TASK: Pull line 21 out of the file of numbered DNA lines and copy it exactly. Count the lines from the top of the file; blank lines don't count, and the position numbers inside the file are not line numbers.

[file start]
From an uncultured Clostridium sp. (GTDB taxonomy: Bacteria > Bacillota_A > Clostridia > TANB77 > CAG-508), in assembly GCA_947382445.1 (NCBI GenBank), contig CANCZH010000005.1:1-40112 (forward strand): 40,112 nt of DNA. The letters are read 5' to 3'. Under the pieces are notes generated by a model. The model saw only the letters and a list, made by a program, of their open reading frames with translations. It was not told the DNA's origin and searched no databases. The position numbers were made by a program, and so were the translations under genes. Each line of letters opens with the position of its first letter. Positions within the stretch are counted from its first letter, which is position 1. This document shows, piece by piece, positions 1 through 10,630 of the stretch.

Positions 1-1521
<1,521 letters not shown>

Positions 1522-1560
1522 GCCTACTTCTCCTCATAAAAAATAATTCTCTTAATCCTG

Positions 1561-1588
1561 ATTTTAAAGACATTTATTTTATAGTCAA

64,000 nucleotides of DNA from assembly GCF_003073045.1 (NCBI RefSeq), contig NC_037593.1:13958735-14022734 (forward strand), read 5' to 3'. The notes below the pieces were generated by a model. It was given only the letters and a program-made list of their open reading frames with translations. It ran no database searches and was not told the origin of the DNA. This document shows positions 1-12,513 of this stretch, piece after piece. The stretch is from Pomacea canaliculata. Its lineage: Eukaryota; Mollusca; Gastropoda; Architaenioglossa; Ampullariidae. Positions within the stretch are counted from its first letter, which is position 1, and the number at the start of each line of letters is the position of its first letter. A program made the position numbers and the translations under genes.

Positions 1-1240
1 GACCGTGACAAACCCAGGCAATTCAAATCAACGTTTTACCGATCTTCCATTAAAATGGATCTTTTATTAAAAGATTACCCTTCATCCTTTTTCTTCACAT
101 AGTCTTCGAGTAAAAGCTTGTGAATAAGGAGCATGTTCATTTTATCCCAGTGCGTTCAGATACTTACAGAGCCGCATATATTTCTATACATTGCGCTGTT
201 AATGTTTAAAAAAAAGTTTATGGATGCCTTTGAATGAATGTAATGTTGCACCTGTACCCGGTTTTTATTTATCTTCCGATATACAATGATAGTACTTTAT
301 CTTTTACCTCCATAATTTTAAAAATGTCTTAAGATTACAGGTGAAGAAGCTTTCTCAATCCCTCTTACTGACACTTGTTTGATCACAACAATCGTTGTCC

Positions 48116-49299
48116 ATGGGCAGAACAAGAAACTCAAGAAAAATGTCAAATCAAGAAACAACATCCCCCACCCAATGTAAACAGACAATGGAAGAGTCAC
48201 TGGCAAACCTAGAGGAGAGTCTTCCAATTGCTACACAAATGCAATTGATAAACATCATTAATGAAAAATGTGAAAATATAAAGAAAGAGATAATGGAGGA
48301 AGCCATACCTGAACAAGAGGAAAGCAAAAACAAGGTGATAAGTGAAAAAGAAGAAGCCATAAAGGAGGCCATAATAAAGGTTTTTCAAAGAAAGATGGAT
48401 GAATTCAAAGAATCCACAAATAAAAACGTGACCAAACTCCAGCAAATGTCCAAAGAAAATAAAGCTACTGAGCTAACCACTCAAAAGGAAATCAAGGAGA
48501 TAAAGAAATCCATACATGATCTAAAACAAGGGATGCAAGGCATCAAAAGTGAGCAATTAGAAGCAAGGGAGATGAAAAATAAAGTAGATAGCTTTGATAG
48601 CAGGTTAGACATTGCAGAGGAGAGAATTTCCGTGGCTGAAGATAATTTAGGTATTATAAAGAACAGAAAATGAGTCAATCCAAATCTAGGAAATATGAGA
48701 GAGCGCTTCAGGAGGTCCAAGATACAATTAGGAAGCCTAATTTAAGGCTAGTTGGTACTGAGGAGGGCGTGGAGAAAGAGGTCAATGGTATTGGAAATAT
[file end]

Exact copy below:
48701 GAGCGCTTCAGGAGGTCCAAGATACAATTAGGAAGCCTAATTTAAGGCTAGTTGGTACTGAGGAGGGCGTGGAGAAAGAGGTCAATGGTATTGGAAATAT